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I'm trying to implement a REPL (read-eval-print loop) in bash. If such a thing already exists, please ignore the following and answer this question with a pointer to it.

Let's use this script as an example (name it

if true
  echo a
  echo b
echo c

What I want to do is to read this script line by line, check if what I have read so far is a complete bash expression; if it is complete, eval it; otherwise keep on reading the next line. The script below illustrates my idea hopefully (it does not quite work, though).

while read -r line
  x=$x$'\n'$line  # concatenate by \n
  # the line below is certainly a bad way to go
  if eval $x 2>/dev/null; then
    eval $x  # code seems to be working, so eval it
    x=""  # empty x, and start collecting code again
    echo 'incomplete expression'
done <
share|improve this question
You can check your script progress by running the script as follows : sh -x – crafter Jul 23 '13 at 21:34
@crafter thanks! but it seems that will actually execute the script; what I want is to check the completeness of the code before executing it – Yihui Jul 23 '13 at 22:03
try sh -n . Good luck. – shellter Jul 24 '13 at 3:42
More accurately, try bash -nc "$x" and capture stderr; if the command succeeds, $x is (probably) syntactically valid. Otherwise, if stderr contains "syntax error: unexpected end of file" (in the English locale), then the command is probably incomplete, and you can append the next line. Other syntax errors will not go away by adding more tokens, so you should issue a syntax error (probably by reoutputing the captured stderr). – rici Jul 24 '13 at 7:04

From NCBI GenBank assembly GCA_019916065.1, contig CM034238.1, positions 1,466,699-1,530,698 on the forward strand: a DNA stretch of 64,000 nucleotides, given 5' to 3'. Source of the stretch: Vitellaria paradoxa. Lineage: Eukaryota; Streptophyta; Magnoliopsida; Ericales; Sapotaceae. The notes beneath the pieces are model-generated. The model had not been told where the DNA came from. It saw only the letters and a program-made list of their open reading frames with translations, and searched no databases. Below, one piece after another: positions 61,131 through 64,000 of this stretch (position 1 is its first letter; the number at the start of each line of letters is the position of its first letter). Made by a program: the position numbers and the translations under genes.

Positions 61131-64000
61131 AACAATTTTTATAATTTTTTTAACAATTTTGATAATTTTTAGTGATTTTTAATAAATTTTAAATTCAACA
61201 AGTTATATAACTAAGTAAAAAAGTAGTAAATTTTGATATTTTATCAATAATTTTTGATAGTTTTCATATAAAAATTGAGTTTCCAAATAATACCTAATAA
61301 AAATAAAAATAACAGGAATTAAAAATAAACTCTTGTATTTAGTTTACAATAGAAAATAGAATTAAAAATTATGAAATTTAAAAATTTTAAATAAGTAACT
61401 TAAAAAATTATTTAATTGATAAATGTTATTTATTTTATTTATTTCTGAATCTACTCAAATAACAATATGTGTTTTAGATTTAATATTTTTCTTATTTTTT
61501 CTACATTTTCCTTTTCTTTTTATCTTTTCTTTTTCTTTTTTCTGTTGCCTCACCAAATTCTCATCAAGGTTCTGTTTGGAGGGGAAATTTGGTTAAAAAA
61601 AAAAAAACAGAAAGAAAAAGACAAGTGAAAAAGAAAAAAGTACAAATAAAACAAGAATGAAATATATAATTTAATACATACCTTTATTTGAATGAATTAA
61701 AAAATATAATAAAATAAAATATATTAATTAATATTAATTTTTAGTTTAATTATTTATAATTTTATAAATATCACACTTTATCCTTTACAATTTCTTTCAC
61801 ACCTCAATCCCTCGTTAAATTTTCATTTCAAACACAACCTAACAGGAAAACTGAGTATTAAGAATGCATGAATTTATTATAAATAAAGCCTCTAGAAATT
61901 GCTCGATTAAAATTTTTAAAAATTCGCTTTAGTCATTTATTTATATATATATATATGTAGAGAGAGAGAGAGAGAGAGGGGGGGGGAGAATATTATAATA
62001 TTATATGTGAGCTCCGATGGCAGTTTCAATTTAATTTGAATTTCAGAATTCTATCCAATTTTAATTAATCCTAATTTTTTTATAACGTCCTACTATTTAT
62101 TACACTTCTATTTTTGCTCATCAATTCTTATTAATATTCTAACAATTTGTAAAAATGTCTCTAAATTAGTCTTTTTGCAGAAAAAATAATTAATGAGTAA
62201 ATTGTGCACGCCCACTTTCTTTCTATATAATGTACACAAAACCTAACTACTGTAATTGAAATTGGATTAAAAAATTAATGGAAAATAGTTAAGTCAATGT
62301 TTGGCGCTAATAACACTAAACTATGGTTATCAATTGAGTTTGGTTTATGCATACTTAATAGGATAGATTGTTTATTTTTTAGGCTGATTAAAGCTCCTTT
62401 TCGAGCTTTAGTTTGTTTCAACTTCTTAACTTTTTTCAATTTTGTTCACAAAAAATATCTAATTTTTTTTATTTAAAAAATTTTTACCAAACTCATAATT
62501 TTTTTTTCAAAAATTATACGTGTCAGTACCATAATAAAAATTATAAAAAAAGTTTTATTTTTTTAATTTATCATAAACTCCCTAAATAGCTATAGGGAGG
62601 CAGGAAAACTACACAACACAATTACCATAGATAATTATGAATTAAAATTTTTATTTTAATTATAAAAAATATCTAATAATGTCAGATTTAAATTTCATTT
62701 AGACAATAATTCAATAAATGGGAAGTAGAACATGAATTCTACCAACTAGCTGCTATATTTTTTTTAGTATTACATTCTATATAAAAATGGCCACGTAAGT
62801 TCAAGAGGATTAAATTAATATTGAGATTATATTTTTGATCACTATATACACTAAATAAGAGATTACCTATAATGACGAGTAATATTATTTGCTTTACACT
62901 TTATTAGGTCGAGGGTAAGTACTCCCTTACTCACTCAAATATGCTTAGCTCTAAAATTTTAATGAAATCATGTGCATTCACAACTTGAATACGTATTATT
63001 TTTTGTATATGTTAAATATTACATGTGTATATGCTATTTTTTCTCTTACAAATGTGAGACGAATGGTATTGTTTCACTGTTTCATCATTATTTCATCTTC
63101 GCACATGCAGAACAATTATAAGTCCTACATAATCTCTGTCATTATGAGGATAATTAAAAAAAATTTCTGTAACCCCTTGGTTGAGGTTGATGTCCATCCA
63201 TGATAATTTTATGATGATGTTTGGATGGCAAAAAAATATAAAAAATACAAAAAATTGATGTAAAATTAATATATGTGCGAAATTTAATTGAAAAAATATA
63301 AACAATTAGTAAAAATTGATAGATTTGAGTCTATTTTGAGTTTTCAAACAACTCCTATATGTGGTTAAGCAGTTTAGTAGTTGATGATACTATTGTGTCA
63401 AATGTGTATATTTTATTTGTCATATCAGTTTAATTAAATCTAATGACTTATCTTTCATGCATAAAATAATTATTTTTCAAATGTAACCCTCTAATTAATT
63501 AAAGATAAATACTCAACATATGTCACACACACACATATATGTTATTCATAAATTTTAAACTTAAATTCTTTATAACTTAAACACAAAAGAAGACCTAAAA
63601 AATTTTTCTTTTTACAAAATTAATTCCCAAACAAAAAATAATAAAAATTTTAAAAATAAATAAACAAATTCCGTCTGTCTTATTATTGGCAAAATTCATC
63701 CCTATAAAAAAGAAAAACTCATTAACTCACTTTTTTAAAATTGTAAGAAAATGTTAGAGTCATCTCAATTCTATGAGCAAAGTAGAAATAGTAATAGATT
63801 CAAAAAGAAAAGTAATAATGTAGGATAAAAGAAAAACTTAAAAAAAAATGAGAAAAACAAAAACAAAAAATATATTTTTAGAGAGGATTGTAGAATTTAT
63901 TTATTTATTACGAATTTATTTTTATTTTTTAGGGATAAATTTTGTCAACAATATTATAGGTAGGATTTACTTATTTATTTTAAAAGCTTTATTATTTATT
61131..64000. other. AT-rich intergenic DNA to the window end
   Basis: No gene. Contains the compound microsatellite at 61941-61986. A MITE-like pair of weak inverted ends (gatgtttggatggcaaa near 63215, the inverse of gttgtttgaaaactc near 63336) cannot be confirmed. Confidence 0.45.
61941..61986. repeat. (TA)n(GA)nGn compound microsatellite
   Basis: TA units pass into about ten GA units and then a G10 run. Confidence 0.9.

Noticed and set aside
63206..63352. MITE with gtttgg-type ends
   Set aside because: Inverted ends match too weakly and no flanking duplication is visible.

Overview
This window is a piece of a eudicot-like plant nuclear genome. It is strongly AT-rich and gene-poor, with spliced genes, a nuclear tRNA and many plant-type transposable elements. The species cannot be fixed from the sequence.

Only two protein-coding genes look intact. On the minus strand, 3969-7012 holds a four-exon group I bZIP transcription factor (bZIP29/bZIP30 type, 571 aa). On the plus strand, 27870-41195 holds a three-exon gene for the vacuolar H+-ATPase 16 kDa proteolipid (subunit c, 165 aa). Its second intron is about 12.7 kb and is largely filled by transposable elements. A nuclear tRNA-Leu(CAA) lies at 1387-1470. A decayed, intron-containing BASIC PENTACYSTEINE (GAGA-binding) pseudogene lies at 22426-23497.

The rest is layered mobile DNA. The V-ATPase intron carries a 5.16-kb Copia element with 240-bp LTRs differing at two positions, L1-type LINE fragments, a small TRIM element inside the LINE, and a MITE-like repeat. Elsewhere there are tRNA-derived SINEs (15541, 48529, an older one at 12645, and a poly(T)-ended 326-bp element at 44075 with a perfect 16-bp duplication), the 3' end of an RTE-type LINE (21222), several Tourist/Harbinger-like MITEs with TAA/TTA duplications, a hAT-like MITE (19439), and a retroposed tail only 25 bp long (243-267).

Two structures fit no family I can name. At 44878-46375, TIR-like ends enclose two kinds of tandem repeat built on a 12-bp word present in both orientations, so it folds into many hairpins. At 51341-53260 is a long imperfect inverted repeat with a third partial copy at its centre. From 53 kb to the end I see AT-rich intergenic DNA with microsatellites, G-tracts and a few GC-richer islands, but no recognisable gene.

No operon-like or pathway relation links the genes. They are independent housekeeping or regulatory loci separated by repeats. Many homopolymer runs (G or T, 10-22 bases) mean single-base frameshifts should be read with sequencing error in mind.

Three notes: I would do the first eval in a subshell, in case there are side-effects that would be duplicated by the second eval. Second, you can do the concatenation more briefly with x+=$'\n'$line. Third, be aware that you can't evaluate a multi-line statement (such as a full if` statement or a loop) line-by-line like this. – chepner Jul 24 '13 at 12:08

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